As Comptroller General David M. Walker, the head of the Government Accountability Office, put it in a speech last week: "The creation of private accounts for Social Security will not deal with the solvency and sustainability of the Social Security fund." Mr. Bush somehow omitted this unpleasant fact in his discussion.The Mainstream Media is finally beginning to tell us that Bush's Social Security "Crisis" is political hot air and his "reform" would only make it worse.
"THE CRISIS IS NOW," President Bush declared of Social Security at the economic conference called by the White House last week. The president's language may have been a bit hyperbolic -- the funding shortfall in Social Security is big but not insurmountable, and in any event Medicare is a far more daunting problem -- but his fundamental point is sound. However dire your view of the Social Security situation, it's far better to deal with the problem now than wait until it's bigger and therefore more difficult to address.One problem with the above is the statement "There are many potential benefits to private accounts,...". We already have private accounts, they are called 401k's and IRA's. I don't know about you but I saw both my 401K and my IRA's plunge in value a few years ago making me quite happy that I had my stable Social Security in the closet.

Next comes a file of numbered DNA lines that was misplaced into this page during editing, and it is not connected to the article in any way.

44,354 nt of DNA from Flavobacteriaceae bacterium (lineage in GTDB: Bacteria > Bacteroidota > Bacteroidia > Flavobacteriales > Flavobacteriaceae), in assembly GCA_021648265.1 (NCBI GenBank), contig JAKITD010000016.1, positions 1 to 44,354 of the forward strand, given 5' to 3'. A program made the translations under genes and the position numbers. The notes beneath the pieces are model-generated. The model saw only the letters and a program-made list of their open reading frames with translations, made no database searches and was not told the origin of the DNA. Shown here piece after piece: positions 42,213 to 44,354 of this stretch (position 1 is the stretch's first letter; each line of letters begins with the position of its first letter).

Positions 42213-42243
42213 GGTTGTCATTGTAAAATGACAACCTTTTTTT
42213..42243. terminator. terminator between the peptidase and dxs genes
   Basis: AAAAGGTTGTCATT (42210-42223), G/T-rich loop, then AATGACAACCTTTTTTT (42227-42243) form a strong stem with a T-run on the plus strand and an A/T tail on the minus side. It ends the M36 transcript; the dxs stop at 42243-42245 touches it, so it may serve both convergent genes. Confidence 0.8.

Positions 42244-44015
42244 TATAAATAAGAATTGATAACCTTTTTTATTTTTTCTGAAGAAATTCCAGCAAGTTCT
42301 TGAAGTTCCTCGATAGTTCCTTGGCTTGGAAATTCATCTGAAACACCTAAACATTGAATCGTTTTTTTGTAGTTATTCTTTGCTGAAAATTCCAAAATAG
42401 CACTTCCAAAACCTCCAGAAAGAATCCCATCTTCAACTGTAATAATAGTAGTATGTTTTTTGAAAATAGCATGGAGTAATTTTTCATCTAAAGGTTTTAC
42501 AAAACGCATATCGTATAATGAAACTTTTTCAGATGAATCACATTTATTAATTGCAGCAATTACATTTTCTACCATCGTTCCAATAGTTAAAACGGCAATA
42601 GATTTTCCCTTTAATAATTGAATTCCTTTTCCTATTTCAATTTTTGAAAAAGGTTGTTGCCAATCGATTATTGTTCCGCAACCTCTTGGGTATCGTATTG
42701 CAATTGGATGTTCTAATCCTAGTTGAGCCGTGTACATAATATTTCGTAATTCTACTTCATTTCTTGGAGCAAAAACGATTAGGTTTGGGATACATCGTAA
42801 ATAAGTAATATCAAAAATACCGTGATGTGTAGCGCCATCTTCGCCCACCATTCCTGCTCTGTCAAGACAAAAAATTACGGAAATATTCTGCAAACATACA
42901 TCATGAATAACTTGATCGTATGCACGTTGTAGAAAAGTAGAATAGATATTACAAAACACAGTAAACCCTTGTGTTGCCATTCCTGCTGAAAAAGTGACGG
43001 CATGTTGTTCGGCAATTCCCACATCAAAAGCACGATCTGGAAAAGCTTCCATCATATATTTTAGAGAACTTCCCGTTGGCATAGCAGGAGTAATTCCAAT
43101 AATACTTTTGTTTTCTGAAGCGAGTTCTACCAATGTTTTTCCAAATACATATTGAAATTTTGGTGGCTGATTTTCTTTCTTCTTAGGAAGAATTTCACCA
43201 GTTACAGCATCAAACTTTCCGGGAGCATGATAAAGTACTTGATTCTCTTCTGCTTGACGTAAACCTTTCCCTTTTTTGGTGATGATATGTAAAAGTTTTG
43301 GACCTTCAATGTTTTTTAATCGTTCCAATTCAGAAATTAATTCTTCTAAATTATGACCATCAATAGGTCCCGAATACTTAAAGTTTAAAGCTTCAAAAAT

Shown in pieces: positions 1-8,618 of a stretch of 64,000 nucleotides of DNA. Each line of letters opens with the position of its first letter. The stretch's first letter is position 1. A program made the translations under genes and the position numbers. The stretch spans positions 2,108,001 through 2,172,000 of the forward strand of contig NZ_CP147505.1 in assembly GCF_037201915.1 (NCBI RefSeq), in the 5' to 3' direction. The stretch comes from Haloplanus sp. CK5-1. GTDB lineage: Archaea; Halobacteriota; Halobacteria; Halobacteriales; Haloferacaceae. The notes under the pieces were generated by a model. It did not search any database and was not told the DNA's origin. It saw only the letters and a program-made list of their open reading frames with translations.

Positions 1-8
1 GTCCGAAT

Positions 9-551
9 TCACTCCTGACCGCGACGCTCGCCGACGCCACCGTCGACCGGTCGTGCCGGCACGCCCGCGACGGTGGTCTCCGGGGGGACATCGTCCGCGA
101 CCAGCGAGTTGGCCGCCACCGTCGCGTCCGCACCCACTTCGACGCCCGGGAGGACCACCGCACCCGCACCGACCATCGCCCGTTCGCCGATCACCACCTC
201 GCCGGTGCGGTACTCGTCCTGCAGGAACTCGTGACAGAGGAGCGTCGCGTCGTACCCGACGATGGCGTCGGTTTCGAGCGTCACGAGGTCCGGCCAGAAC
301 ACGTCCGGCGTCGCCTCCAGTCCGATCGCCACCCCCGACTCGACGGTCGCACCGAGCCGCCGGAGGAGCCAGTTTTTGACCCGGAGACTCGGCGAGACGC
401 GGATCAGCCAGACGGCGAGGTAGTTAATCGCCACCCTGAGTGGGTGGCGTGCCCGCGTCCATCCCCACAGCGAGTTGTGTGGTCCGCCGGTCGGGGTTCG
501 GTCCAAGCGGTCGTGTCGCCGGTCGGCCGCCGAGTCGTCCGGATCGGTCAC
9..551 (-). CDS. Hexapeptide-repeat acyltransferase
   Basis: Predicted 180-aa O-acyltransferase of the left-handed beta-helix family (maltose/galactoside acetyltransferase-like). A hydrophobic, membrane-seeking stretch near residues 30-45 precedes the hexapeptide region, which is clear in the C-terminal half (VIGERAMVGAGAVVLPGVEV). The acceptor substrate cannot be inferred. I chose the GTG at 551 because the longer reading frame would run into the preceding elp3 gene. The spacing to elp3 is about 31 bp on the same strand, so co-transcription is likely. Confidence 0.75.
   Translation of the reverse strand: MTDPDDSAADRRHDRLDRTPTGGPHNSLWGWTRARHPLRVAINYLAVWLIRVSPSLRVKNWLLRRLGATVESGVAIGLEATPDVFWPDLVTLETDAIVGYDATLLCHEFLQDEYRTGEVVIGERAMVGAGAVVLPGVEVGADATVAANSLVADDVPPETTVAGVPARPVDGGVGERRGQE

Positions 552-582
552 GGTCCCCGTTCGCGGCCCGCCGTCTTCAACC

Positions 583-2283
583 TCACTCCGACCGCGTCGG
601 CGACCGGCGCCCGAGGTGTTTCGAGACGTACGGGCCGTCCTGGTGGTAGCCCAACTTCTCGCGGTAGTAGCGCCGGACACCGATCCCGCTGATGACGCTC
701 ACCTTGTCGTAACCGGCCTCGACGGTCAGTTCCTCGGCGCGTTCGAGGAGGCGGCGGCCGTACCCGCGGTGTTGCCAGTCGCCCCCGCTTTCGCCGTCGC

But whatever credit the president deserves for calling on Congress and the country to deal with Social Security, he loses with his breezily dishonest suggestion that private accounts provide a painless, magic-wand solution to the program's woes. At the economic conference, Mr. Bush restated his gauzy "principles" for Social Security reform: Those at or near retirement age won't see their benefits cut, payroll taxes won't be raised and younger workers should be allowed to put some of their payroll taxes into private accounts. Protecting current beneficiaries is only fair. But the president's second two principles are less useful guideposts than irresponsible evasions of the hard choices facing those who would solve the funding problem of Social Security.
There are many potential benefits to private accounts, but Mr. Bush characteristically peddles them as an all-dessert, no-spinach Social Security panacea. How, exactly, would private accounts "solve" the Social Security funding problem? Mr. Bush doesn't say, and for good reason: In and of themselves, they don't -- and indeed, they could actually make matters worse. As a way to address the Social Security funding gap, private accounts make sense not least because they offer a wedge for other benefit cuts. For example, the leading private-account proposal of Mr. Bush's Social Security commission requires deep reductions in guaranteed benefits.
But at least the media is talking about the fact that Bush's plan is a sham, that's a start.